2020 has been a forgettable year for most industries and particularly horrible for oil companies. This year started off with a fight between OPEC and Russia in February over oil prices before the lockdown paused an increase in demand. In fact, there was such a glut of oil across the world that U.S. crude oil prices actually went to below $0 for a couple of days.
As the world slowly eases lockdown restrictions and business tries to return to its pre-pandemic levels, two of oil’s largest stakeholders have given a rather bleak outlook for the sector.
BP says oil demand may have peaked
BP released a report called the BP Energy Outlook 2020 where it essentially said that oil demand may have already peaked last year (2019) and consumption might never return to pre-pandemic levels. It said, “Demand for oil falls over the next 30 years… The scale and pace of this decline is driven by the increasing efficiency and electrification of road transportation.”
The report said the economic impact of the virus on emerging economies like India, Brazil, and Africa, whose economic structures are most exposed to the ramifications of COVID-19 was disproportionate.
The report sees a change in consumer patterns. According to BP, the COVID-19 pandemic might lead to several behavioural changes. For instance, people might choose to travel less or avoid using public transport or even work from home on a more frequent basis. These changes are expected to dissipate over time as the dreaded virus is brought under control.
However, it will take time for public confidence to be restored, while the shift to working from home may be a more permanent feature across several industries.
OPEC provides a downward outlook
In its monthly oil market report for September 2020, OPEC said, “In 2020, the global oil demand contraction is revised down further by 0.4 mb/d [million barrels per day], now contracting by 9.5 mb/d, to average 90.2 mb/d.”
India consumes 4.6% of the world’s oil, and the report says that India is seeing very weak demand. The “Other Asia” region had its outlook revised lower by around 0.5 mb/d due to weaker oil demand as well.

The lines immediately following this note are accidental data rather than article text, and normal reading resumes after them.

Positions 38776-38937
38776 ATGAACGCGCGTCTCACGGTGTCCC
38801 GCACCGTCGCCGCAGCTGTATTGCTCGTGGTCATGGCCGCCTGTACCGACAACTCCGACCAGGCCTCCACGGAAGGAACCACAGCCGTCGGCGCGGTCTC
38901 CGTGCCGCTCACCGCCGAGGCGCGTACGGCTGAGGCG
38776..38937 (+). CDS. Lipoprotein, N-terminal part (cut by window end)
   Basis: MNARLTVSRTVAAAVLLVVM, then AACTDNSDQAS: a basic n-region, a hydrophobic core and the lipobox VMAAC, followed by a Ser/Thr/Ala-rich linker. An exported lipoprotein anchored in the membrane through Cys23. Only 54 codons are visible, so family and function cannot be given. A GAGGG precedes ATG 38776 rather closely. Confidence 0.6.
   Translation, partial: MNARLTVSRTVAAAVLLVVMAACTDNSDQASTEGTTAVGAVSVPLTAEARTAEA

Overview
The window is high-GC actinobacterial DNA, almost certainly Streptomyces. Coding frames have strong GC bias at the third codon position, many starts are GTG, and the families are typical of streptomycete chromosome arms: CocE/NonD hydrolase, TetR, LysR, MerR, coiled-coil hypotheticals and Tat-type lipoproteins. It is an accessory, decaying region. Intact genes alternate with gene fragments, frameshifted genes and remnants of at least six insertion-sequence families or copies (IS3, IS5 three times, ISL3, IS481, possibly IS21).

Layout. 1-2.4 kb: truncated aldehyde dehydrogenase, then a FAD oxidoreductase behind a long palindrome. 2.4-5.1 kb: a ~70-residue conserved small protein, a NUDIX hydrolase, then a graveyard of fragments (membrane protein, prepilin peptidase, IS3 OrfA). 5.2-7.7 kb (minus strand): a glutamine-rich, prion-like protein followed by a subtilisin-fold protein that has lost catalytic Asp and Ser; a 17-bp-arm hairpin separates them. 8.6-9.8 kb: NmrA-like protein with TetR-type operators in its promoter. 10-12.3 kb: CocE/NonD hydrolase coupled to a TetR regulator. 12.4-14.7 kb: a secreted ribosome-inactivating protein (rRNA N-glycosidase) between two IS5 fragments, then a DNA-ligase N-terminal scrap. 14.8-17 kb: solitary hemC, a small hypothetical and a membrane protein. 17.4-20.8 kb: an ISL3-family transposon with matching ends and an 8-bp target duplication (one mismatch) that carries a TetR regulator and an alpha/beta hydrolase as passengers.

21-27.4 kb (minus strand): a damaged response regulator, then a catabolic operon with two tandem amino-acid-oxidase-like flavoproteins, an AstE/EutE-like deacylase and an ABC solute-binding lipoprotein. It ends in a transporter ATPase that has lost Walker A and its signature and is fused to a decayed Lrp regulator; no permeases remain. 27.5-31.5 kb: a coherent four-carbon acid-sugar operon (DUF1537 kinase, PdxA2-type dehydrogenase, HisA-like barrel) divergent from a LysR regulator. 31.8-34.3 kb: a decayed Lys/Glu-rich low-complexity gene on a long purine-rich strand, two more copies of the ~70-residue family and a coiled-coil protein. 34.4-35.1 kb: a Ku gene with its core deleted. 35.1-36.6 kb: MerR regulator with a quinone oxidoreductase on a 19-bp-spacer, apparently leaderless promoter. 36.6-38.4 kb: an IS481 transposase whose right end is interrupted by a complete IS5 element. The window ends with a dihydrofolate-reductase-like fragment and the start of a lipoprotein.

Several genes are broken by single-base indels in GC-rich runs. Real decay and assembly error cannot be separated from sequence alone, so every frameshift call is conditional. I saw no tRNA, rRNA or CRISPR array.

OPEC expects the “negative impact on oil demand in Other Asia is projected to spill over into 1H21. At the same time, a slower recovery in transportation fuel requirements in the OECD will limit oil demand growth potential in the region.”
When the world’s largest oil stakeholders talk about dark days ahead, it makes sense to listen.
Renewables to the rescue
The world might not consume a lot of oil in the near future, but that doesn’t mean you avoid energy stocks altogether. There are multiple options in the renewable energy space that can deliver solid capital appreciation.
Companies like Algonquin Power and Utilities and Transalta Renewables both have future dividend yields of over 4.4%. Northland Power is another good option in the renewable energy sector.
The renewables energy space is expected to be the future, as the world transitions towards clean energy. These companies already provide tasty dividend yields driven by a steady stream of cash flows, making them attractive to income and growth investors.
This article represents the opinion of the writer, who may disagree with the “official” recommendation position of a Motley Fool premium service or advisor. We’re Motley! Questioning an investing thesis — even one of our own — helps us all think critically about investing and make decisions that help us become smarter, happier, and richer, so we sometimes publish articles that may not be in line with recommendations, rankings or other content.
Fool contributor Aditya Raghunath has no position in any of the stocks mentioned.